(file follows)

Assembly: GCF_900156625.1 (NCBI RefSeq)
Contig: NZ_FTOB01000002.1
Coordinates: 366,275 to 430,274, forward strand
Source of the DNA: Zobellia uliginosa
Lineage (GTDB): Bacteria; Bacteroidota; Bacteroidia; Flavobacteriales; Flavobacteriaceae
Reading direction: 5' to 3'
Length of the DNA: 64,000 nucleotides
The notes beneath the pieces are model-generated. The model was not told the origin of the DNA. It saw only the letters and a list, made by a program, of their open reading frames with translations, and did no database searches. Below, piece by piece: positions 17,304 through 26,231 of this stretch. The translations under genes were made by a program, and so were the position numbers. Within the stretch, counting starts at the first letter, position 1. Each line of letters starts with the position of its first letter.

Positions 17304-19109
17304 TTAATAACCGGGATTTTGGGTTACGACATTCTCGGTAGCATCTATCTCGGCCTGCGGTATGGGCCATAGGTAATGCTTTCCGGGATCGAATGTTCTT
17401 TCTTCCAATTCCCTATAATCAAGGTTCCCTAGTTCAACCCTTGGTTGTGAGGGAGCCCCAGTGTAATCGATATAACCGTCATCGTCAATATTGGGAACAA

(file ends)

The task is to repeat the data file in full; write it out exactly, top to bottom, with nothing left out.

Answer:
Assembly: GCF_900156625.1 (NCBI RefSeq)
Contig: NZ_FTOB01000002.1
Coordinates: 366,275 to 430,274, forward strand
Source of the DNA: Zobellia uliginosa
Lineage (GTDB): Bacteria; Bacteroidota; Bacteroidia; Flavobacteriales; Flavobacteriaceae
Reading direction: 5' to 3'
Length of the DNA: 64,000 nucleotides
The notes beneath the pieces are model-generated. The model was not told the origin of the DNA. It saw only the letters and a list, made by a program, of their open reading frames with translations, and did no database searches. Below, piece by piece: positions 17,304 through 26,231 of this stretch. The translations under genes were made by a program, and so were the position numbers. Within the stretch, counting starts at the first letter, position 1. Each line of letters starts with the position of its first letter.

Positions 17304-19109
17304 TTAATAACCGGGATTTTGGGTTACGACATTCTCGGTAGCATCTATCTCGGCCTGCGGTATGGGCCATAGGTAATGCTTTCCGGGATCGAATGTTCTT
17401 TCTTCCAATTCCCTATAATCAAGGTTCCCTAGTTCAACCCTTGGTTGTGAGGGAGCCCCAGTGTAATCGATATAACCGTCATCGTCAATATTGGGAACAA